The trailing edge (see 206b, FIG. 9) of the phanastron Waveform 95 is changed, by differentiation, into a positive-going pulse which is supplied through the buffer amplifier 99 (FIG. 4) and the isolating transformer 102 where it appears as a positive-going pulse on the `output terminal 26. These latter pulses are represented yat 209 in FIG. 9, and will be seen to be spaced apart of the master pulses from or noncoincident with any 201, 202. The pulses 209 are chronized While the exact interval or delay created by the delay means 45 is not critical, it is preferable to make it substantially equal to one-half of the period elapsing between successive master pulses 201 generated by the source 16 and appearing on the conductor 21. This assures that if both the master pulses from the source 16 and the chronized stream of pulses appearing on the output terminal 26 are supplied as inputs to the same element, they will not coincide but will each produce a separate and positive response.
0 MODIFIED CHRONIZER FIGS. 5 and 6 illustrate a modification in the chronizer previously described with reference to FIGS. 2 and 4, and which represents an improved and preferred form of the circuitry.
In general information pulse, the voltage output wave of the p 40A is supplied to a differentiator 111, and then through an inverter and clipper 112 to the delay means 45A. Since the voltage Variation produced Iby the fiipflop 40A is substantially a square waveform of the varying duration, the leading edge results in a positive-going pulse produced by the differentiator 111 and the trailing edge in a negative-going pulse produced by the differentiator. The inverter and clipper 112 discards the pulse produced by the leading edge of that waveform and responds only to the negative-going pulse produced by the trailing edge, inverting that negative-going pulse so that it is supplied as a positive-going pulse to the delay means 45A.
In detail The foregoing will become more clear with reference to the detailed circuitry illustrated in FIG. 6, wherein the flip-flop circuit 40A is substantially identical to that previously described in connection with FIG. 4. Its output line 68A connects through a resistor to the control grid of a gate tube 76A which is connected substantially as previously described. Pulses passed by the gate tube 76A and appearing on the line 110 are returned through capacitor 104A and resistor 105A to cause cut-off of the discharge device 50a and conduction of the device 51a. Thus, it will be apparent that the flip-flop is set to its l state by each information pulse, thus opening the gate tube 76A which then passes the next master pulse appearing on the line 21 so that it is returned to re-set the flip-flop 40A to its 0 state. potential variation appearing on the Hip-flop output line 68A thus has a Square waveform such as illustrated at 114 in FIG. 6. That potential variation is supplied over a line 115 to the differentiator 111 made up of a capacitor 116 and a resistor 118 which normally holds the control grid 119a of an inverter tulbe 119 above cut-off potential. Thus, the inverter tube 119 is normally conducting heavily and in response to the positive-going pulses produced as a result of differentiating the leading edge of the waveform 114 produces no appreciable response. However, in response to differentiation of the trailing edge of the waveform 114 which produces a negative-going pulse on the control electrode 119a, current conduction of the inverter tube 119 drops sharply, producing a positive-going pulse at its anode 119b which is supplied to the second control grid of a phantastron-connected delay tube 88A. The phantastron circuit is organized and functions in substantially the same manner as previously described in connection with FIG. 4 producing at its cathode a waveform of predetermined duration, the trailing edge of which results in the buffer amplifier 99A producing a pulse on the chronizer output terminal 26A.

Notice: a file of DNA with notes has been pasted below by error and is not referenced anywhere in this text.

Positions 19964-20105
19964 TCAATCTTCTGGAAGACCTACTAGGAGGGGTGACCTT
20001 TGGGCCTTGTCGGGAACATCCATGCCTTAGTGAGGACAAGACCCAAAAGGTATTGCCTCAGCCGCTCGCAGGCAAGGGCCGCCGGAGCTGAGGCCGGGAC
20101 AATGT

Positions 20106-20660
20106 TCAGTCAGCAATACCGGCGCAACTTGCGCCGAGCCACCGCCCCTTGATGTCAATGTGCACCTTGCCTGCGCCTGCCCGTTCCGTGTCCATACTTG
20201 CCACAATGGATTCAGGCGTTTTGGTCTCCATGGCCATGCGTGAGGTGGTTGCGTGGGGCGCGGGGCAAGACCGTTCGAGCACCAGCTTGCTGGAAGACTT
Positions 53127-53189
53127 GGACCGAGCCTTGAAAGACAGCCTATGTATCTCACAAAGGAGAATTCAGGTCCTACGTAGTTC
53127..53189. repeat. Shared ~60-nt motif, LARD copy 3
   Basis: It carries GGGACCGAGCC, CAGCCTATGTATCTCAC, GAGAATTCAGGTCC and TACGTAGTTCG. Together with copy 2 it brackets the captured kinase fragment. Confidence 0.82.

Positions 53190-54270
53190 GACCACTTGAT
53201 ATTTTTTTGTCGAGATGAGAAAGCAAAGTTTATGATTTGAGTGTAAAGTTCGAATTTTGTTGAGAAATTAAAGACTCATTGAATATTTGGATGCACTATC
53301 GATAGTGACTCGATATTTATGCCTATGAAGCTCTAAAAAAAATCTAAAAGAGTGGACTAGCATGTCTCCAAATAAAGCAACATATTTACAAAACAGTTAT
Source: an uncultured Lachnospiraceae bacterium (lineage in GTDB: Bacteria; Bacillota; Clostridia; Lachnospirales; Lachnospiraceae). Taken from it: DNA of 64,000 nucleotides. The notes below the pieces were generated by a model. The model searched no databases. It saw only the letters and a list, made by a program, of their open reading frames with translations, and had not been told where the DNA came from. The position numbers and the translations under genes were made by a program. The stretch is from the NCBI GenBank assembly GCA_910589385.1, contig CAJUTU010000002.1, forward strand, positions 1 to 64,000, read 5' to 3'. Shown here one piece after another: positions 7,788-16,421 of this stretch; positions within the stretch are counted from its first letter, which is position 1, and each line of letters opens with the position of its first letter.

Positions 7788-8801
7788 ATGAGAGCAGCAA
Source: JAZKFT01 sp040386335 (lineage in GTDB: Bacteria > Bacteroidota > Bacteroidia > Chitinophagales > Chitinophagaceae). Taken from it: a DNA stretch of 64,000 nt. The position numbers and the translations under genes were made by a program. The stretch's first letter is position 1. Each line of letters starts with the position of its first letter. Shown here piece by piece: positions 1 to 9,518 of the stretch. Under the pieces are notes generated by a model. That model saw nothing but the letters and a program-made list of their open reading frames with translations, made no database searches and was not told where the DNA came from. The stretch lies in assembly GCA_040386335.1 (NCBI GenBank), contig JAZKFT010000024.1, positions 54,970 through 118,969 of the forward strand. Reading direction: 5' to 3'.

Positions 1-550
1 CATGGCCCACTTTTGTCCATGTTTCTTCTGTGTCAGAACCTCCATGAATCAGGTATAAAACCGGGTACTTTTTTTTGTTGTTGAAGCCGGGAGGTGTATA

lamasar This modified chronizer is preferred over that form illustrated by FIGS. 2 and 4 since it provides even more reliable operation. Referring to FIG. 4 it will be apparent that if the Hip-flop 40 switches to its "1 state at almost the same instant that a master pulse occurs n the line 21, the gate tube 76 may be only partly conductive so that the master pulse will be passed through the gate with reduced amplitude. Accordingly, a weak positive-going triggering pulse will appear on the input line 44 for the phantastron delay circuit 45. rIhe -vphantastron delay circuit under these conditions will respond by producing a waveform such as that illustrated by dashed lines at 97 in FIG. 4a. This has an abruptly dropping leading edge 97a but rises very smoothly back to its original potential level. Therefore, the leading edge of the phantastron output wave 97a when differentiated will produce a pulse of sufficient strength to reset the flip-fiop 40 to its 0 state, but the lack of a rapidly changing trailing edge in the waveform 97 may result, after differentiation 'by the capacitor 96 and the yresistor 9S, in a pulse of insufficient amplitude to appreciably affect the buffer amplifier 99. If this would occur, even though the possibility is remote, one information pulse would be lost, that is, there would be no chronized pulse appearing on the terminal 26 in response to that particular information pulse which initially set the fiip-fiop 40.